I just upgraded from my DJI Phantom 2 V+ drone to a DJI Mavic Pro. The P2V+ served me well for the last 2-1/2 years. However, its embedded technology and software was outdated. The clincher was that its Wi-Fi transmitter module went bad. This is a common problem on the P2V+. It was going to cost over $300 to buy/install a new one.
After some research, I decided on the DJI Mavic Pro. It folds up quite nicely and can be carried in a modest camera bag, rather than a suite case.
Below is a photo from my second flight today. It is amazing what some rain will do. The SE side of Palos Verdes is covered with new mustard flowers as shown here. Since it is my second drone, I am pretty comfortable with it already. However, with the new technology, remote controller, and software, I have a lot to learn. I will be posting more photos and articles sharing my experiences in future posts.
Coming soon is my next Photoshop Elements 15 tutorial. So, until next time….
I will be giving a presentation on how I use my DJI Phantom 2 Vision+ drone for photography. My Presentation will be at the next meeting of the South Bay Camera Club on February 27th. Meetings are held at the Zamperini Field (Torrance Airport) Administration Building Meeting Room, 3301 Airport Drive, at 7 P.M. Guests are always welcome. To find out more about the club, click on the link below to view the SBCC website.
Not only will I be showing some of the photos and videos I have captured using my Phantom, I will discuss what it is like and what is involved with owning and operating a drone for the hobbyst. In the past couple of years, drones have gotten much easier to fly, and the cameras that come with them have gotten extremely good. That being said, a drone is a sophisticated system, and your learning begins as soon as you open the box.
So, if you have been thinking about buying a drone for the fun of it flying it, or to take photos you are unable to take with your earth-bound camera, come join us.
In my last post, I outlined the steps to make a 3D panorama starting with a series of overlapping single image files. As pointed out in that post, it requires several steps after you have captured the images.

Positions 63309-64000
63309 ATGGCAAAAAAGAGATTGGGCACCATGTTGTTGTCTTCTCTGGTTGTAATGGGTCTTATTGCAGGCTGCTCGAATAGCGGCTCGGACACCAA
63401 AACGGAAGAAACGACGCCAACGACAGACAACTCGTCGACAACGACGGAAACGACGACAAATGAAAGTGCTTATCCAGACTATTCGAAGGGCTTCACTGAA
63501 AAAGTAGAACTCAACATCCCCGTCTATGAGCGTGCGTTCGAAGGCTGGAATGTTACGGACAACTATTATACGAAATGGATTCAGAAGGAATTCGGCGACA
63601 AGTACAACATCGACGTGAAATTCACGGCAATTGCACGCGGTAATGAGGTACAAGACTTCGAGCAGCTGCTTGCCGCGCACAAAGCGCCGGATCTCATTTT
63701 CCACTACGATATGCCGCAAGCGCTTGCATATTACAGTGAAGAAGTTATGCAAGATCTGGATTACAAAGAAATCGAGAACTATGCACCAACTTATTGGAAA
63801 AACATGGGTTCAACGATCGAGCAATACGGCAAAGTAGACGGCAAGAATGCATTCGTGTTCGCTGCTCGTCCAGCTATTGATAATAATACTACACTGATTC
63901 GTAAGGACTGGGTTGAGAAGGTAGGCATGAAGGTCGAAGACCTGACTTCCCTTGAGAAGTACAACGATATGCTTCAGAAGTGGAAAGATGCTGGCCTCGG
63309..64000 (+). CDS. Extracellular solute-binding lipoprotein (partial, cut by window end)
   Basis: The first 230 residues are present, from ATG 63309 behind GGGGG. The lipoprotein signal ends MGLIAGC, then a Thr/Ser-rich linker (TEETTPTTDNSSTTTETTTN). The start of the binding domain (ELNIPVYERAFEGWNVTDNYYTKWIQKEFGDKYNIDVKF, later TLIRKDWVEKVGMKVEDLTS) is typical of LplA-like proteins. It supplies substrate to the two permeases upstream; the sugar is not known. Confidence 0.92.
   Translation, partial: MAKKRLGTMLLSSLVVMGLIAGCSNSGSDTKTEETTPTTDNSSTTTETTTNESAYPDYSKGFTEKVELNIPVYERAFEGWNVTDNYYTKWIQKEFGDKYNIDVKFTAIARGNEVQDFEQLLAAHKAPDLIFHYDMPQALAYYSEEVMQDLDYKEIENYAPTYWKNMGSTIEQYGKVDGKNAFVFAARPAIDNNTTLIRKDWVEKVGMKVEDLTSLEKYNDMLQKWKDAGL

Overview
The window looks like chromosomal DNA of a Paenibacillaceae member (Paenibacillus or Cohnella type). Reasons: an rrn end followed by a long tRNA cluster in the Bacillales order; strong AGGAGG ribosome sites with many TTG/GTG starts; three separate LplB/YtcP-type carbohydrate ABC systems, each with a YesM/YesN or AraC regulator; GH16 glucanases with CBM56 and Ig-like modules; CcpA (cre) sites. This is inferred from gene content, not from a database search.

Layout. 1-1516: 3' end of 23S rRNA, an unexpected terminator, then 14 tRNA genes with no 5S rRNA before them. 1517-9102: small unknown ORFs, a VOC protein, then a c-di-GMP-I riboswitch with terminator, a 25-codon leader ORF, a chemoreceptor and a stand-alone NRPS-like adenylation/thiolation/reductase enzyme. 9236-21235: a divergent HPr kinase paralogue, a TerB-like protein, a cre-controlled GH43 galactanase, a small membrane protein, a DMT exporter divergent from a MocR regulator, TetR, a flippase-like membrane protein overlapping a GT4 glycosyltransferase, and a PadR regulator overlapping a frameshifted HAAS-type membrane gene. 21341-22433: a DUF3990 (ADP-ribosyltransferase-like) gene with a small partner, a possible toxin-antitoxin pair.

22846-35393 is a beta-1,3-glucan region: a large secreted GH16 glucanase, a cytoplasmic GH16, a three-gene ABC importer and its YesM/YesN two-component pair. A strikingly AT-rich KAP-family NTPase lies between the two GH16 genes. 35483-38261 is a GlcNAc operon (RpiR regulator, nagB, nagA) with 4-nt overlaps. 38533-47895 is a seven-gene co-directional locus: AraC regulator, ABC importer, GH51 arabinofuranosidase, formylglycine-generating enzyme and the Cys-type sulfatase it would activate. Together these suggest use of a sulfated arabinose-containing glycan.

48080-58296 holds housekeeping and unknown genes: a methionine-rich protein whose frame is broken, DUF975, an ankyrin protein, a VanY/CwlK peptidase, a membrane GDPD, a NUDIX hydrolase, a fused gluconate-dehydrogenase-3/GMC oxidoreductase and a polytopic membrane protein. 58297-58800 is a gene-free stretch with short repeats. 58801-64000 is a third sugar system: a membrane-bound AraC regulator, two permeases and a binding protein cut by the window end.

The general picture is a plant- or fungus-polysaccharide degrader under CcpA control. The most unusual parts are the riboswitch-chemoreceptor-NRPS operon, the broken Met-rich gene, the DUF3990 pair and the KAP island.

In this post, I link to a 3D panorama that started as a video that I shot while simply rotating my DJI Phantom through 360-degrees.
Shooting the video is much easier, because I do not have to worry about properly overlapping the images to be stitched. ICE handles that for me.
Of course the tradeoff is the quality or how closely you can zoom in when viewing the panorama is not as good as when the panorama is based on still images. That is because video files, even 4K videos, are no match for the still images produced by digital cameras, or even many smartphones.
Here is the link to the panorama.
It is not nearly as sharp and clear as those produced from still images. My Phantom 2 only shots HD video. New models shoot full 4K video which would significantly improve the results.
This video by Colin Smith is well beyond anything I will probably do – ever! He flies three DJI drones at one time over the ocean off Laguna Beach, CA.
I have yet to take my Phantom 2 Vision+ that far out into the water. He flew the three at one time to compare photos from the different cameras installed on each drone. However, the video does show just how easy it is to fly one. Put into the proper mode, take your hands off of the controls, and they just hover. Very impressive.
Let me know what you think of this post, and its video.
2-27-17: Please note, Microsoft has removed Photosynth, so the link referred to here is no longer valid. They have provided a Photosynth Viewer, as of right now, I not determined an effective method to link the viewer with my downloaded .pano files.
I am currently reviewing alternate ways to produce and display 3D or VR panoramas. Please stay tuned.
The link below is to a recent 360-degree panorama I took from my DJI Phantom 2 Vision+ drone. There was several steps involved to produce the VR or 3D rendering of the image.
- I used the Litchi app to automatically take the single row of images making up the 360 degrees.
- Then each of the 6 images were edited in Photoshop CC 2015 to correct for DJI camera lens, and remove some haze.
- Microsoft’s Image Composition Editor, ICE was used to stitch the photos together.
- And finally, Microsoft’s Photosynth program was used to render the 3D view shown in the link.
The Litchi app controls the drone, and making panoramas, including spherical ones is one of its more basic capabilities. There are several other programs that can do the stitching and rendering, and are supposed to do an even better job of rendering the images.
I have just begun to explore the Litchi app, and producing panoramas. I’ll post other noteworthy results here in the future.
Click on the above image to view the panorama.
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